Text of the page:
According to the FPA, there were 47 fires in hotels, motels and B&Bs during a six-year period with a large loss fire costing an average of £1.4m each, prompting NFU Mutual to issue advice and provide information with a basic checklist on fire risk assessments.
The FPA figures also revealed that from the 47 fires, 63% of the average cost goes to business interruption expenses and 29% goes to material damage, with most fires (28%) taking place between 6pm and 12am.
Although 57% of fires were deemed accidental and 23% deliberate, the causes of the restant fires remains unknown, according to the FPA, which also said inadequate water supplies and problems with fire and rescue service access to the property were contributory factors for eight of the fires.
Up to 54% of the estimated cost of large losses in the ‘other residential’ sector were attributed to fires in hotels and motels including care and nursing homes, with £848,000 cost averaged.
The basic FRA checklist contains 10 points including discussing the ‘kitchen passive protections’, considering active fire safety protections, providing information on how to wash and dry equipment in a safety manner, testing the fire alarm routinely, informing staff of their role in the event of a fire, among others.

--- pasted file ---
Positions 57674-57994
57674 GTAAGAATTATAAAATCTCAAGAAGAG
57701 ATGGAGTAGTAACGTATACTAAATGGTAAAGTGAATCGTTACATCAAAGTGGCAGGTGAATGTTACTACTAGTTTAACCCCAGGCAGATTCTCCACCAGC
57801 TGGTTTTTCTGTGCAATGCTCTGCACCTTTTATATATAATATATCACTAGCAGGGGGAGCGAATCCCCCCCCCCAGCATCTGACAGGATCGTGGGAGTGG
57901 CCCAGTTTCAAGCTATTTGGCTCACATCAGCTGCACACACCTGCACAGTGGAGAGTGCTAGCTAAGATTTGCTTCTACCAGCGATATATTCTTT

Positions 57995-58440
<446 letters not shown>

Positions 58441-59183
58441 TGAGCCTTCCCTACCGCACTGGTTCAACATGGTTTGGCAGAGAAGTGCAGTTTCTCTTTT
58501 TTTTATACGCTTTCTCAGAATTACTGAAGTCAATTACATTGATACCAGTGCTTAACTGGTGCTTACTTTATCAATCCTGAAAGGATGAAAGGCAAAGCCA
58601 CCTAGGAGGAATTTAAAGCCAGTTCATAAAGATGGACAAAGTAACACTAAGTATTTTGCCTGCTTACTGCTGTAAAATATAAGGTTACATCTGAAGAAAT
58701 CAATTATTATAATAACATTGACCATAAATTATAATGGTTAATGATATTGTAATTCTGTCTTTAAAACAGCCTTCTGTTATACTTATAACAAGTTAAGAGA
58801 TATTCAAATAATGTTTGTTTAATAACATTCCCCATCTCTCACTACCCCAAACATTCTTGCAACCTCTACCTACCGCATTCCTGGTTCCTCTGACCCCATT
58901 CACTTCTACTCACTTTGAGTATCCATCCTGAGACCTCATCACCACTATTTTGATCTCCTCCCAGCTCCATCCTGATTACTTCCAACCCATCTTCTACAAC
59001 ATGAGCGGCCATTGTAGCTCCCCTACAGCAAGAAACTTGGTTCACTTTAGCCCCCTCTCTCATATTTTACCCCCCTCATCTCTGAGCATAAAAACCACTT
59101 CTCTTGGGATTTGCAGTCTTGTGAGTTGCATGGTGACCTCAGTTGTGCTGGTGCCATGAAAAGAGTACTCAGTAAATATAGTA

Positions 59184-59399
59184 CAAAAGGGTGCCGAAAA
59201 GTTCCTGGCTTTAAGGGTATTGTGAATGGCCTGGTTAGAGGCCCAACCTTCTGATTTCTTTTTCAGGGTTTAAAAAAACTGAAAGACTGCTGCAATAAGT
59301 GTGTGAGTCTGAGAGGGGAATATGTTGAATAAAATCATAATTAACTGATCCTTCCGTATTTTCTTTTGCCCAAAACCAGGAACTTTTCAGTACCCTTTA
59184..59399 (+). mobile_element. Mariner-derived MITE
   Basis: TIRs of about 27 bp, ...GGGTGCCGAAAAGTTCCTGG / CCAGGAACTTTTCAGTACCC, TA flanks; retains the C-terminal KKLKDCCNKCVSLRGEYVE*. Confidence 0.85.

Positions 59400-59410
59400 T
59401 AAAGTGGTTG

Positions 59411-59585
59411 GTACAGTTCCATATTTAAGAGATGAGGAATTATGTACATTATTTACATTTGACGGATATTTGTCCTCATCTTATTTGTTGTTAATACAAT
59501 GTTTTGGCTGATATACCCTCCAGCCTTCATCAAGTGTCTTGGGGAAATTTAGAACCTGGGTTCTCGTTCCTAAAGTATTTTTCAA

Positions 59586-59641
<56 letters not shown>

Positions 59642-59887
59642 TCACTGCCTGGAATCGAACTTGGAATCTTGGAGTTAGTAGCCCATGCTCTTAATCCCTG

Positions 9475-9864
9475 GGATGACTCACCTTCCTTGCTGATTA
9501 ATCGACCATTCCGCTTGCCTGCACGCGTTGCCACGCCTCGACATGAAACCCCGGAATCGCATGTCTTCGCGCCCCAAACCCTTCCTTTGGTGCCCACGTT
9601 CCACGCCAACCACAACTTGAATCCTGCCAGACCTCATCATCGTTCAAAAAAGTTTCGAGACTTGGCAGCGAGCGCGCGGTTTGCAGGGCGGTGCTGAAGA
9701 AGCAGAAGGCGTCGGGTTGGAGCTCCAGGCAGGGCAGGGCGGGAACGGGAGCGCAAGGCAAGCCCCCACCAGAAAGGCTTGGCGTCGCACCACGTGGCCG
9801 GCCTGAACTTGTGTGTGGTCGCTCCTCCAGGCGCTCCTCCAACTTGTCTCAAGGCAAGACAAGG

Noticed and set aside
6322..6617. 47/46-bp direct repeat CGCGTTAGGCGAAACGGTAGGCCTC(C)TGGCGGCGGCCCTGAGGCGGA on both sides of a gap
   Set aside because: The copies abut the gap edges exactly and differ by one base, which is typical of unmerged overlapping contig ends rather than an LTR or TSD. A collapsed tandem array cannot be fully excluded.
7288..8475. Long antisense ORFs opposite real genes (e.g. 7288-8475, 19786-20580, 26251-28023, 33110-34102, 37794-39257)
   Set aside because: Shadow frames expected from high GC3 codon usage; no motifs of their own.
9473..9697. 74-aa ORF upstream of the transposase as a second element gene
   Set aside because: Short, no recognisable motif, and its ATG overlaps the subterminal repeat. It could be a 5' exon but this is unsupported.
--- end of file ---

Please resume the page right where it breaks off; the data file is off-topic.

Health and Safety technical manager at NFU Mutual, Nathan Brew, said: “Fire remains one of the greatest hazards to the lives and livelihoods of hoteliers. The assumption is that most fires start in the kitchen, but the hazards range from self-combusting tea towels to electrical faults and chimney fires.
“While older brick-built properties with wet masonry walls and fire doors tend to hold a fire within the compartment of origin, these hotels also tend to use unique, listed or heritage buildings which are particularly expensive and slow to reinstate due to protection rules. Even for smaller fires, the interruption suffered to a business’ ability to operate is often the biggest concern.
He added: “The scale of these figures shows how important it is to take all possible steps to prevent fires breaking out, and to have adequate means to evacuate people safely in the event of a disaster.”